“You know war, it has no heart, it will kill you in the sunshine or happily in the dark. Where kindness is a card game or a bent up cigarette, in trenches, in the hard rain, with a bullet and a bed. He says 'Help me out, hell is coming'”
…'No One Would Riot for Less'
Conor, would you say this new record is an evolutionary step that combines the best bits of Wide Awake… and Lifted...?
“My whole thing is just to try not to ever repeat myself - I feel like if we're always interested in what we're doing, then hopefully other people will be and just to try to explore sounds. I wanna be an explorer. I think those are my favourite kinds of bands. Y'know, I’m just looking for that next sound that inspires me, the next song... We don't really pre-meditate very much, we just do it.”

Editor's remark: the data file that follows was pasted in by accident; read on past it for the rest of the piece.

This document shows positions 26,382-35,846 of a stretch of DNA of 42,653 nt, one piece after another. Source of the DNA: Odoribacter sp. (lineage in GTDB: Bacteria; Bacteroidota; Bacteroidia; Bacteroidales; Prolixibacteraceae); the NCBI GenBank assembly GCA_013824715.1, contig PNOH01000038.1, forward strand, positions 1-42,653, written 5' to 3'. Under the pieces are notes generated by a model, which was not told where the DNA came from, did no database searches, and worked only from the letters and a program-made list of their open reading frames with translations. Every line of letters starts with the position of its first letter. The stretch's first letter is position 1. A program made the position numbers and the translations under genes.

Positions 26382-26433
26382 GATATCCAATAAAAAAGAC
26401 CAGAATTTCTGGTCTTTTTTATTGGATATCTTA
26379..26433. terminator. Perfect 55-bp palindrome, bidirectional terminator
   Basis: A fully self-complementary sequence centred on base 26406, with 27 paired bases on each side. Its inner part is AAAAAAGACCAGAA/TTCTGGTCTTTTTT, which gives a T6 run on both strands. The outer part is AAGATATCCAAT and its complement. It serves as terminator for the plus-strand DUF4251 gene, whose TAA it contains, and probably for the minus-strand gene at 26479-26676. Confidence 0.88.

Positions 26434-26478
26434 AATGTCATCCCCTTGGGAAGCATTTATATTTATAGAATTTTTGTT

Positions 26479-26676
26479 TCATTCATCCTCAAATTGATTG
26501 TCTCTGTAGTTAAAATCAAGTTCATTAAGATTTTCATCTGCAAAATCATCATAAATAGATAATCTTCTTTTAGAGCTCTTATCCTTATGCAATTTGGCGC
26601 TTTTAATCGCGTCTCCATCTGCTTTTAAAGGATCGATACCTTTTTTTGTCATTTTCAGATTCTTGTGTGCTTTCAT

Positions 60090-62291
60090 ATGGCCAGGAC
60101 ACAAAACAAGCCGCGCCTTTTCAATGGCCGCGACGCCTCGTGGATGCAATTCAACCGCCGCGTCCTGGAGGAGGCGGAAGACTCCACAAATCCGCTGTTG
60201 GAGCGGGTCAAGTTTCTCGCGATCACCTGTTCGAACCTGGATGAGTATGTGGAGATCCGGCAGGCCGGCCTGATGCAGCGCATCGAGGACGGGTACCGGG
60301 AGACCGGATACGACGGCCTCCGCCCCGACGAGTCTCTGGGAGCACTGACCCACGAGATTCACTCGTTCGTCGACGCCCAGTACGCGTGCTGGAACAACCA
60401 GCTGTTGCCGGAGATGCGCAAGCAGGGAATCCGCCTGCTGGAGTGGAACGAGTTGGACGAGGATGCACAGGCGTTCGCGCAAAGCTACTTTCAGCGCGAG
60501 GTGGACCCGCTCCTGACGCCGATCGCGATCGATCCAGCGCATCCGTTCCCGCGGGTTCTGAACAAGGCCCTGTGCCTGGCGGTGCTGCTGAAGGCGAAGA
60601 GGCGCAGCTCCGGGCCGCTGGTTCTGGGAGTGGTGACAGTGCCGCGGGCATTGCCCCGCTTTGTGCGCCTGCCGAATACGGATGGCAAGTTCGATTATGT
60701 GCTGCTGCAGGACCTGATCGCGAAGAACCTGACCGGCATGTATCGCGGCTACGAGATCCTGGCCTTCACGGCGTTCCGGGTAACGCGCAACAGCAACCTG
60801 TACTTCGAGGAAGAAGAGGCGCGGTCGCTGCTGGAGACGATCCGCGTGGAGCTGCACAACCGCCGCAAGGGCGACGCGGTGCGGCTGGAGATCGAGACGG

So you’re varying and confounding people, a little like Bowie?
“I really respect that - he's made a lot of music and some of it's great. I think all the people who really last and have longevity in music do wander off the tracks, to some extent.”
Rather like your last two records?
“They were received very differently. Wide Awake… is a little more straightforward and kinda easy to digest, and more what people expected us to do. And Digital Ash… is not as easily categorised – people tried to say it was an electronic record, but that was only because it had the word ‘digital’ in the title. It wasn't really digital at all – there were a couple of songs where we made the beats on the computer, but for the most part it was acoustic instruments just filtered and going for more of a dub aesthetic and more delay and effects on everything, as it was something we were all interested in, Mike especially. He loved a lot of this old vintage outboard gear, so we could do all these trippy loops and that kinda thing. He's extremely passionate about musical equipment.”